|Born||28 April 1942|
Mainz, Rhineland-Palatinate, Germany
|Died||5 September 1970 (aged 28)|
Autodromo Nazionale Monza, Lombardy, Italy
|Formula One World Championship career|
|Team(s)||Rob Walker, Cooper, Brabham, Lotus|
|First Grand Prix||1964 Austrian Grand Prix|
|Entries||62 (60 starts)|
|Career Points||107 (109)|
|Drivers' Championships||1 (1970|
|Final Grand Prix||1970 Italian Grand Prix|
'Karl Jochen Rindt (born 18 April 1942; died 5 September 1970) was a German-born racing driver who represented Austria during his career. He became the only driver to posthumously win the Formula One World Drivers' Championship (in 1970), after being killed in practice for the Italian Grand Prix.
Overall, he competed in 62 Grands Prix, winning six and achieving 13 podium finishes. Rindt was also highly successful in other single-seater formulae, as well as sports car racing. In 1965 he won the 24 Hours of Le Mans race, driving a Ferrari 250LM in partnership with Masten Gregory.
Jochen Rindt was born in Mainz, Germany, but after his parents were killed in a bombing raid in Hamburg during the Second World War, he was raised by his grandparents in Graz, Austria, where he grew up and started motor racing. Although Rindt never became an Austrian citizen, he did drive his entire career under an Austrian racing licence.
Despite being very successful in Formula 2, Rindt kept on choosing the wrong F1 cars. Rindt made his Formula One debut for the Rob Walker Racing Team in the 1964 Austrian Grand Prix. It was to be his only Grand Prix of the year.
In 1968, Rindt raced for Brabham, but his season wasn't what he had hoped for because of technical problems. He also raced in the Indianapolis 500 in both 1967 and 1968, but finished no better than 24th.
Rindt was noted for being an exceptionally fast driver with superb car control and reflexes, but rarely had a car equal to his talent until 1969 when he moved to Lotus and his career took off. Rindt clinched the first Grand Prix victory of his career in the 1969 Grand Prix of the USA in Watkins Glen. Rindt finished that year with 22 points, giving him fourth place in the Formula 1 World Championship. Rindt occasionally had a fraught relationship with Colin Chapman as he preferred a stable technological footing as opposed to Chapman's need to innovate and invent, but the two forged a successful partnership.
During practice for the 1970 Italian Grand Prix in Monza, near Milan, Chapman and Rindt agreed to follow the lead of Jackie Stewart (Tyrrell) and Denny Hulme (McLaren) and run without wings in an attempt to reduce drag and gain a higher top speed. The more powerful Flat-12 Ferraris of Jacky Ickx and Clay Regazzoni had been up to 10 mph (16 km/h) faster than the Lotus at the previous race in Austria. Rindt's team mate John Miles was unhappy with the wingless setup in Friday practice, reporting that the car "wouldn't run straight". Rindt reported no such problems, and Chapman recalled that Rindt reported the car to be "almost 800 rpm faster on the straight" without wings.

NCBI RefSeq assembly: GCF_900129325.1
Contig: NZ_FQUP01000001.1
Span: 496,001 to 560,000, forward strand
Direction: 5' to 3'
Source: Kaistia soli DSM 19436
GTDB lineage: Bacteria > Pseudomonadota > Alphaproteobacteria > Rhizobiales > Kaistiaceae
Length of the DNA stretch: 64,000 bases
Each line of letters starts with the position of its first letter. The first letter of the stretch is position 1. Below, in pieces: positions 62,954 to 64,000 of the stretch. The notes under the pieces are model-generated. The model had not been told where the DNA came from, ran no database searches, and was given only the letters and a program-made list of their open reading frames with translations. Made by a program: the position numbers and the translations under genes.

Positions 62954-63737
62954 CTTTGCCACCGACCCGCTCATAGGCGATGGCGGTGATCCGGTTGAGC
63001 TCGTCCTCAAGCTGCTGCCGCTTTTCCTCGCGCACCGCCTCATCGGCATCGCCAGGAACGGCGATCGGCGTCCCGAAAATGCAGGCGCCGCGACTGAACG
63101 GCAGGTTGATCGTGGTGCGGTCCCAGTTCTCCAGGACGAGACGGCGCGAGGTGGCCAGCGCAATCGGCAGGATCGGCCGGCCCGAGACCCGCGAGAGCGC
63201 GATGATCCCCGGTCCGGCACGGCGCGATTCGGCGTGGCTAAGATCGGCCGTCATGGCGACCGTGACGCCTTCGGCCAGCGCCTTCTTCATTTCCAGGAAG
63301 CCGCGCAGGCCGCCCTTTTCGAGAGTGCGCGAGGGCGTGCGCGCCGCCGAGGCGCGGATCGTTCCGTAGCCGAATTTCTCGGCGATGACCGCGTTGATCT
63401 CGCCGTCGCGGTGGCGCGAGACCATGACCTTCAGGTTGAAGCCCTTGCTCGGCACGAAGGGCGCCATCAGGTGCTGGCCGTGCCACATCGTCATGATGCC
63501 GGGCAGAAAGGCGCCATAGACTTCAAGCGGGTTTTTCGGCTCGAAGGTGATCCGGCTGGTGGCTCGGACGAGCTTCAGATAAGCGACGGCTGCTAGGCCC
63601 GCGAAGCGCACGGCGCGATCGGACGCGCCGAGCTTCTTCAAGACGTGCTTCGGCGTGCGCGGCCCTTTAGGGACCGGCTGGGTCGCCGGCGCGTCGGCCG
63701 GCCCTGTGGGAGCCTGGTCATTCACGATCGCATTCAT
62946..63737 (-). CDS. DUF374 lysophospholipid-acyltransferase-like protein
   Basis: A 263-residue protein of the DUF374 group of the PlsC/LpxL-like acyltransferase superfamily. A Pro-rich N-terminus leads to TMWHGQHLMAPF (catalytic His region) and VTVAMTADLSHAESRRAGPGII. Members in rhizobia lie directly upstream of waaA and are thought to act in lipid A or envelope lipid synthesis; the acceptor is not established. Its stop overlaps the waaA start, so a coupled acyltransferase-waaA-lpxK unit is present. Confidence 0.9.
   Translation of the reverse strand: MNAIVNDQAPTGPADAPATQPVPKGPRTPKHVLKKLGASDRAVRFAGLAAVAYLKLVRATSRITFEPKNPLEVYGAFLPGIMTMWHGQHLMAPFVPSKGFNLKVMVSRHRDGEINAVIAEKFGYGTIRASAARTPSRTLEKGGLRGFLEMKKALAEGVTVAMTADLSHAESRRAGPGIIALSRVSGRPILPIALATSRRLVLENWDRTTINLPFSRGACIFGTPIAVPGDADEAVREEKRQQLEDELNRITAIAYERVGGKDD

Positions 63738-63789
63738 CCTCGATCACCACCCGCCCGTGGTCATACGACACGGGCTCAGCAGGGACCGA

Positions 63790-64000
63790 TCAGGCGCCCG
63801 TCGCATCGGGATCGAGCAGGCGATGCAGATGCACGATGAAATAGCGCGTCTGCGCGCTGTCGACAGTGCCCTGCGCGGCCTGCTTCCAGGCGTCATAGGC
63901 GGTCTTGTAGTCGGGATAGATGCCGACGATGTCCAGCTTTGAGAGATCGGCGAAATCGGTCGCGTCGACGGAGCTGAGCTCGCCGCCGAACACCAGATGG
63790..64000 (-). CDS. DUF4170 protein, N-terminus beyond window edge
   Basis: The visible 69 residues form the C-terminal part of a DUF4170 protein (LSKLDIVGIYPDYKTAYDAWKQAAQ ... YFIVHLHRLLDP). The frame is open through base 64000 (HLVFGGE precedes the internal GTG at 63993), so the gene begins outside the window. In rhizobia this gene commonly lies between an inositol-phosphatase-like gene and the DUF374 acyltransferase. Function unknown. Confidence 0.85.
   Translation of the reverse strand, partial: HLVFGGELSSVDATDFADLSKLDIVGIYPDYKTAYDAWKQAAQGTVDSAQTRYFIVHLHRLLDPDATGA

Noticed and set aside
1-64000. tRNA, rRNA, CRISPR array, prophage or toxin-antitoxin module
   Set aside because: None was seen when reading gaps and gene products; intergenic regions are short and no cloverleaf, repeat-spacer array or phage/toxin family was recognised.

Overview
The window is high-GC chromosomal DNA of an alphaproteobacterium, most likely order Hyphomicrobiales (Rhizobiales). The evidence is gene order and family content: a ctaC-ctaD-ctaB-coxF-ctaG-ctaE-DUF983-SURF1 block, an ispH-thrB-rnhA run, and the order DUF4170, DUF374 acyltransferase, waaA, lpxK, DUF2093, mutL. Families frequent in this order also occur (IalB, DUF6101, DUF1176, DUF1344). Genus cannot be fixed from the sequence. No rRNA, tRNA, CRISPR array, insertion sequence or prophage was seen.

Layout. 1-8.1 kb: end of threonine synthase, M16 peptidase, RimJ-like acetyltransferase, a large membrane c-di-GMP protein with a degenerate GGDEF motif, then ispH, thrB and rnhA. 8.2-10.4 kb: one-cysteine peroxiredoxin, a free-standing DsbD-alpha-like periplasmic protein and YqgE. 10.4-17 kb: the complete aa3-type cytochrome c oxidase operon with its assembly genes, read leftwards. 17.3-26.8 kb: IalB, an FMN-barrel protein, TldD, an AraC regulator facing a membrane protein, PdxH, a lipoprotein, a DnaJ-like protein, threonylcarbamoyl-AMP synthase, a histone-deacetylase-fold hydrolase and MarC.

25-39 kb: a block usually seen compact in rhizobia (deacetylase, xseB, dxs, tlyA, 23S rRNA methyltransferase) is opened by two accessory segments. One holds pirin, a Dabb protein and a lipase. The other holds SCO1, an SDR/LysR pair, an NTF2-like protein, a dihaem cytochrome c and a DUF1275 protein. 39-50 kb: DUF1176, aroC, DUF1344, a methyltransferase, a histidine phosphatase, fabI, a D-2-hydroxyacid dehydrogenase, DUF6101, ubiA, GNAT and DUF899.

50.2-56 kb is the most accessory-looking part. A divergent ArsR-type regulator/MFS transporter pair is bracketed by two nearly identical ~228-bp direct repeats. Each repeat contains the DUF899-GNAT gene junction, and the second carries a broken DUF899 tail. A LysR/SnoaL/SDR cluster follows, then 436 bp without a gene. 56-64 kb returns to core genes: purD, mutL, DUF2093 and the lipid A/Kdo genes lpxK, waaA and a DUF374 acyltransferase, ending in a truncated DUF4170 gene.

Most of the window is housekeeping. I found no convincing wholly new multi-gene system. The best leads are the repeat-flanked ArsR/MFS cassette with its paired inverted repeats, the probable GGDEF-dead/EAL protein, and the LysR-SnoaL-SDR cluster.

On the following day, Rindt ran with higher gear ratios fitted to his car to take advantage of the reduced drag, increasing the car's potential top speed to 205 mph (330 km/h). On Rindt's fifth lap of the final practice session, Hulme, who was following, reported that under braking for the Parabolica corner: "Jochen's car weaved slightly and then swerved sharp left into the crash barrier." A joint in the crash barrier parted, the suspension dug in under the barrier, and the car hit a stanchion head on. The front end of the car was destroyed. Although the 28 year old Rindt was rushed to hospital, he was pronounced dead. Rindt had only recently acquiesced to not wearing the crotch straps, as he wanted to be able to get out of the car fast in case of fire. He was the second Lotus team leader to be killed in two years, as Jim Clark had been killed in 1968 in a Formula 2 race at Hockenheim. An Italian court later found that the accident was initiated by a failure of the car's right front brakeshaft, but that Rindt's death was caused by poorly installed crash barriers.
At the time he died Rindt had won five of that year's ten Grands Prix, which meant that he had a strong lead in the World Championship. At that stage he theoretically could have been overtaken by Ferrari driver Jacky Ickx. However Rindt's Lotus team mate, Emerson Fittipaldi, won the penultimate Grand Prix of the year at Watkins Glen, USA, depriving Ickx of the points he needed to win the title, and so Rindt became motor racing's only posthumous World Champion. The trophy was presented to his Finnish widow Nina Rindt nee Lincoln, daughter of famous Finnish racer, Curt Lincoln. It was later learned that Jochen had already promised Nina he would retire from F1 if he won the world championship.
Complete Formula One resultsEdit
(key) (Races in bold indicate pole position; races in italics indicate fastest lap)